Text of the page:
A partnership between Bellevue Public Schools, Nebraska Vocational Rehabilitation and Nebraska Medicine Bellevue aims to provide individuals with disabilities hands-on job training.

Project SEARCH is a nine-month, unpaid program for students ages 18 to 21 who have graduated high school and need further training and development for paid employment. The individuals are referred by parents or BPS teachers to complete the program. There are seven interns this year.

The interns spend a school year immersed in a real-job setting to develop skills in writing cover letters, resumes, application writing and mock interviews, as well as social skills.

Students rotate different internships a day. Project SEARCH is partnered with different rotations in facilities, general nutrition, security and more.

“We really focus on the transferable, more soft employ-ability skills versus hard skills,” said Renee Proksel, Project SEARCH’s coordinator and former Bellevue West High School teacher. “Our curriculum covers basically a whole scope and sequence to prepare them for being as independent as possible.”

Since beginning the program at Nebraska Medicine Bellevue last year, Proksel said it was important to give the students a chance to work in Bellevue and interact with the community.

“We had nine interns last year, and seven of those nine are working competitively in the community,” she said. “It definitely helps individuals, but I think it has brought a lot to the culture of the business.”

Jose Santiago, a Project SEARCH intern who works the front and back at the hospital cafe, said he’s gaining skills with the program.

“I’m learning how they do things differently here at the hospital in the cafe compared to working at a restaurant like Chick-fil-A,” Santiago said.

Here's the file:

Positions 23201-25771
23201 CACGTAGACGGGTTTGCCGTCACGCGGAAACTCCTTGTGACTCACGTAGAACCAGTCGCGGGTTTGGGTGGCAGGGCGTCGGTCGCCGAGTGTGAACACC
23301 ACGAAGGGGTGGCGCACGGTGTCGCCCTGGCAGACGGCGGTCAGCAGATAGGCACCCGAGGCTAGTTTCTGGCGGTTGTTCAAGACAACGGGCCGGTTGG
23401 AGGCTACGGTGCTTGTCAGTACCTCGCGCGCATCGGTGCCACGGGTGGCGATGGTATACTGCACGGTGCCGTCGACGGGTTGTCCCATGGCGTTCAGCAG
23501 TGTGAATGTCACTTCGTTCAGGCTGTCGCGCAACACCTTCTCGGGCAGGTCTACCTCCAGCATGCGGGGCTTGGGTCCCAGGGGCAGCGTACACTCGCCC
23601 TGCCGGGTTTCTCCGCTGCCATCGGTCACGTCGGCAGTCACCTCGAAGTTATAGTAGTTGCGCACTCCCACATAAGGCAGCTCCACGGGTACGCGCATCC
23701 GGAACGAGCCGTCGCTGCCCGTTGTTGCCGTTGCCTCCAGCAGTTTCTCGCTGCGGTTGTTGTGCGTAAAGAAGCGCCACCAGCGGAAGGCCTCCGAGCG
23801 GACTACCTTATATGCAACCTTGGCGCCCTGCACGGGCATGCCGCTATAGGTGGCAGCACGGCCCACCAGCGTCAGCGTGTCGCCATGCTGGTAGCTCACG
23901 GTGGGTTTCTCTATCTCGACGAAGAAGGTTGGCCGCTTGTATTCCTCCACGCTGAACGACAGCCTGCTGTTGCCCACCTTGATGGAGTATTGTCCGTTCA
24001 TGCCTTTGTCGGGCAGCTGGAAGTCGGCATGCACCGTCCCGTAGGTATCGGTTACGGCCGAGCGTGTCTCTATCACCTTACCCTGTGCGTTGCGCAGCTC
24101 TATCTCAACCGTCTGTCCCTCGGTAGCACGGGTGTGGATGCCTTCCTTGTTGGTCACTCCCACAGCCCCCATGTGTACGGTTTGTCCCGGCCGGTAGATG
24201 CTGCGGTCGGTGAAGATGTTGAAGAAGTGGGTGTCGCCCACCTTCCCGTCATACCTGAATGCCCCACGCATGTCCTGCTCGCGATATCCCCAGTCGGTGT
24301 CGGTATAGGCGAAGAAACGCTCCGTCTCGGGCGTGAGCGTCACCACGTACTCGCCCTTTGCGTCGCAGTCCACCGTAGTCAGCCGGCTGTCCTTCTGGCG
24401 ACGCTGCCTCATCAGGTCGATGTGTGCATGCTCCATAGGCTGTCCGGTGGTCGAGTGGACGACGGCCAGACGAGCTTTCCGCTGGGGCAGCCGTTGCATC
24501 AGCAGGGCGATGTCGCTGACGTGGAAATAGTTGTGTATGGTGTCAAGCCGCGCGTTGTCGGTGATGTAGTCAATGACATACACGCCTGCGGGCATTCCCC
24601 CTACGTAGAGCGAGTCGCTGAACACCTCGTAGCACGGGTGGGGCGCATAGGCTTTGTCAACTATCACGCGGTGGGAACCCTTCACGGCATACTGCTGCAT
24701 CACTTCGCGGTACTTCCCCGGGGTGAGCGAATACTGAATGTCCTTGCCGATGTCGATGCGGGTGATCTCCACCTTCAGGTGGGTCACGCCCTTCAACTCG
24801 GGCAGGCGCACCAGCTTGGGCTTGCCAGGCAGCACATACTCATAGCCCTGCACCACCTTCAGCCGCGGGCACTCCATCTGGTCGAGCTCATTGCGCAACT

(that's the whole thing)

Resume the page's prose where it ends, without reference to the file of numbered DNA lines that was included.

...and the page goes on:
Another piece to Project SEARCH is the Business Advisory Council, where businesses across Bellevue are encouraged to go to the hospital to evaluate and discuss the skills of the students.

“That’s really how we can connect and bring the full circle back to employment,” said Brian Schram, business liaison for Project SEARCH.

Project SEARCH has allowed individuals with disabilities, who have the highest unemployment rate of any minority group, to have an 80 percent employable rate upon completion, Proksel said.

“I am a strong advocate for all individuals, but particularly, I think that having a voice in our community to speak up and advocate for individuals with disabilities that they are very able and should be embraced by our community,” Proksel said.

Along with the students developing job skills, Schram said he has also learned a lot from the interns.

“They do great things here. Even the first day they’re here, we see they do really add value,” he said. “This is not just us partnering and giving these students a place to come, we’re actually getting just as much from it as they are.”

Schram said he hopes to see more interns in Project SEARCH.

“I want everybody that’s eligible and fit to do this program and I hope by getting the word out, I think the awareness will come,” he said. “I would hate for a kid who just didn’t hear of it doesn’t get in.”

Proksel said she hopes Project SEARCH helps grow awareness in the Bellevue community about individuals with disabilities and their employability.

“These are individuals who really didn’t have a plan for the future. To watch them transform from when they first walk in the door on the first day to our graduation in May, it’s a complete metamorphic change,” she said.

“They suddenly find a voice, they mature and they are esteemed. That is the greatest gift of the program, to see that they find that they are capable.”

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